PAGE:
For hotels, we had points with several of our credit cards, so we browsed their sites and booked what was most convenient for us and what fit in with our points value. We then booked our travel arrangements from one city to the next. We flew from London to Luxembourg and we took a train from Luxembourg to Paris (it was significantly cheaper and way less time consuming than sitting in an airport). We also booked a rental car for the days were staying in Luxembourg.
We did not book any tours or activities in advance because we weren't sure what the kids would be up for. We decided to take it day by day.
This was a winter trip, and we were expecting temperatures in the thirties, so we wanted to make sure we packed accordingly. However, because of the transfers and traveling to different cities, we wanted to keep our packing as minimalist as we possibly could. We didn't totally succeed, but we had very few pieces of clothing that didn't get worn on the trip. We ended up with three suitcases - one large one for Eddie & I, a medium one for Caleb and Chloe, and a small carry-on bag that we used to carry a change of clothes for each of us and prescription medications.
Fashion and perfectly curated looks were not a priority - I mean we all still looked put together, but my outfits were probably not the most stylish. I went for function, convenience, and being able to use pieces multiple times. I stuck to a color palette - in our case black, white, and grey, and threw a few more colorful pieces in for each person. We each had two pairs of shoes, but we all could probably have left one pair behind.
We packed plenty of light, thin layers that we could add or remove depending on the weather, and each of us had a puffer jacket. We made sure to have enough socks for layering, gloves, hats, and scarves.
For Chloe, I packed enough diapers to last us through the day of travel and two days after. I ended up stopping in a grocery store and picking up a small pack of diapers once during the trip (they had the exact brand of diapers we use for Chloe - Pampers Pure).
We packed all the medications we knew we would need on a regular basis, and all the regular emergency medications. Things I wish I had: the nebulizer and an extra bottle of Benadryl packed in one of the suitcases. They took our children's Benadryl at security in London Heathrow, and we couldn't get anymore while we were there.
Planes, Trains, & Automobiles
Before this trip, Chloe has never been on a plane. I wasn't sure how she would do. All things considered, she did pretty well. We booked an 8 hour overnight flight from Miami to London (Virgin Atlantic) in the hopes that the kids would sleep. We arrived at the airport early, and we were able to get bulkhead seats and a toddler cot. Caleb slept about 2 hours at the start of the flight. Chloe didn't fall asleep until about 5 hours in. Once we were able to transfer her to the cot, it was much more pleasant.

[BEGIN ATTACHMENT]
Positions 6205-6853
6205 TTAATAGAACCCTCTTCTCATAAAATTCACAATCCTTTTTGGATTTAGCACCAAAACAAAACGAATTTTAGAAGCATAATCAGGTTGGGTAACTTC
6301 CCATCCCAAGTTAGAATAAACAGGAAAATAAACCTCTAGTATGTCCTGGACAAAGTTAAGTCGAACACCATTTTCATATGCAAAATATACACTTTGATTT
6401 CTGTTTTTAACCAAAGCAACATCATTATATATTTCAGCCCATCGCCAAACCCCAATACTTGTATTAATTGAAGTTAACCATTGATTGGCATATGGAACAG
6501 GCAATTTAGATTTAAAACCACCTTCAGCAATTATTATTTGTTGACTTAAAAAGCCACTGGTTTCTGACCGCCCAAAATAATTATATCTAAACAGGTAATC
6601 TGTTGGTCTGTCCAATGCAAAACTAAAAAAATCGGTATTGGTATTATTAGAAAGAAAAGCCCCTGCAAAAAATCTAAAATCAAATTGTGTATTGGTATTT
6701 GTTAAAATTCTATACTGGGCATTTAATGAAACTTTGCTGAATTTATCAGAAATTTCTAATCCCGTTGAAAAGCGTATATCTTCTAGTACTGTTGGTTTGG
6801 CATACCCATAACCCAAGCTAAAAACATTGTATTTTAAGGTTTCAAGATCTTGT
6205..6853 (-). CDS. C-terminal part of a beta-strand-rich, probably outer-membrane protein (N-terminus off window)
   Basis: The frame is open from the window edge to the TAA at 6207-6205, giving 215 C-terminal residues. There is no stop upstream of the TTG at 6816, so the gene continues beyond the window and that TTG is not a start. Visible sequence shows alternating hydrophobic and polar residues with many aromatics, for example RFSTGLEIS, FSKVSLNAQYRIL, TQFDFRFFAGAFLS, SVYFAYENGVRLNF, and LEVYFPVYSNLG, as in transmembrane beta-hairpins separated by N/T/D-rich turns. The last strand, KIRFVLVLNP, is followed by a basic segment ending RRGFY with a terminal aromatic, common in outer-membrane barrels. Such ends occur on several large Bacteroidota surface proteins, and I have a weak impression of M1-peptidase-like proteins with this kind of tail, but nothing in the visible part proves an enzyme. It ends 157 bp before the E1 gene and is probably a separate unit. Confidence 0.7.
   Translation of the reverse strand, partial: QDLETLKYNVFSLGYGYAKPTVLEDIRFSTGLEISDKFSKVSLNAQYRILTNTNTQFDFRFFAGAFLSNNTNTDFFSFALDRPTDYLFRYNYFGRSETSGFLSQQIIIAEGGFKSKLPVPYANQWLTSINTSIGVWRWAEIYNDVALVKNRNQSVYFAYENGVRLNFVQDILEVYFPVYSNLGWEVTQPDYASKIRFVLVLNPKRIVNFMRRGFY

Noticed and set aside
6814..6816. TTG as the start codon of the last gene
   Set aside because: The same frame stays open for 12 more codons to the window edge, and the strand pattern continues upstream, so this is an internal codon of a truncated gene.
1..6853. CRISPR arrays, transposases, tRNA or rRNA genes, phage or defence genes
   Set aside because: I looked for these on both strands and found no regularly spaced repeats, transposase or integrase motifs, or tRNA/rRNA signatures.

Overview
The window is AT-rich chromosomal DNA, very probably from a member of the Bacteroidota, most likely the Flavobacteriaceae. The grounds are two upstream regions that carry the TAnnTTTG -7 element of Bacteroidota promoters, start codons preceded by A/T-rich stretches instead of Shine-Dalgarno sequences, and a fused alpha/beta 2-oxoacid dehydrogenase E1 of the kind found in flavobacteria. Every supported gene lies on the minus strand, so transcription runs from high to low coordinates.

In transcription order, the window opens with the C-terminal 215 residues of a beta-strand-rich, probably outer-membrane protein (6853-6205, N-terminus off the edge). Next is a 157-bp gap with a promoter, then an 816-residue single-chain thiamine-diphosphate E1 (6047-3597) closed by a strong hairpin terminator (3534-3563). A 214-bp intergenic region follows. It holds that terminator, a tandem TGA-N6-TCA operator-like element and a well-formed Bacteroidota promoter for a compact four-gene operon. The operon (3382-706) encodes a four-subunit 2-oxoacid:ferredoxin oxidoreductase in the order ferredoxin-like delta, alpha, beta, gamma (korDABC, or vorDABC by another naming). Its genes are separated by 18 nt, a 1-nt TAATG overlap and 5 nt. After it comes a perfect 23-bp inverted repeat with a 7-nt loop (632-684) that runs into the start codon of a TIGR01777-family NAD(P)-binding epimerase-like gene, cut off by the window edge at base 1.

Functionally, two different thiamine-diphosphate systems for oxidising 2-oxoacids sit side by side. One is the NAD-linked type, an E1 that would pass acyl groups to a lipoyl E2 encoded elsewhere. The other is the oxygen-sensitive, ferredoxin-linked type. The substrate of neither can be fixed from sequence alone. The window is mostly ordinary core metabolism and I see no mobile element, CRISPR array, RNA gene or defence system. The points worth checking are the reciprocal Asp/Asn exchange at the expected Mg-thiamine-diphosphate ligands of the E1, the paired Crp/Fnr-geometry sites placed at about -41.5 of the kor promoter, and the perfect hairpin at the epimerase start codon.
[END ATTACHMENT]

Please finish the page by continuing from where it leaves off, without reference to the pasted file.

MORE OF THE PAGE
From London, we flew to Luxembourg, but that was a very short flight. We flew British Airways. The security line at Heathrow is pretty insane and they are very particular about liquids. We had our Benadryl taken away here and there was NO getting around it with them.
Once we arrived in Luxembourg, we had a rental car waiting for us. We booked directly through their website (Sixt) and we rented car seats for this kids. We ended up with a BMW X3 and it was perfect for car seats, two strollers, and all our bags. Having a rental car was one of the nicest things we did on the trip. We were able to take multiple day trips, and being able to leave things in the car was nice. Plus, the kids are used to being in cars, so their behavior was usually much better in the car than in other settings.
We took a train from Luxembourg to Paris, and that was pretty fun, too. However, France's transit workers were on strike so our first train got cancelled. We were able to rebook, thankfully, but the train was PACKED when we got on it. I would definitely recommend "splurging" for the first class train - we were able to sit at a table and had large, cushioned, comfortable chairs; and have a game plan for getting bags, kids, strollers, etc. on and off the train.
Our final flight was from Paris to Miami. We flew Air France, which has to be one of the most family/kid-friendly airlines I've been on. As soon as they noticed that we had small children at the boarding gate, they ushered us to a separate line for families. We were able to board after the first and business class passengers, which is always helpful with small kids. As soon as we were in the air, the crew handed out kids activity kits, and for the meals and snacks, kids were always served first. Their meals were really kid friendly and appropriate, too.
What Did We Learn? SO MUCH.
If you're planning an international trip with small kids, I hope this helps you!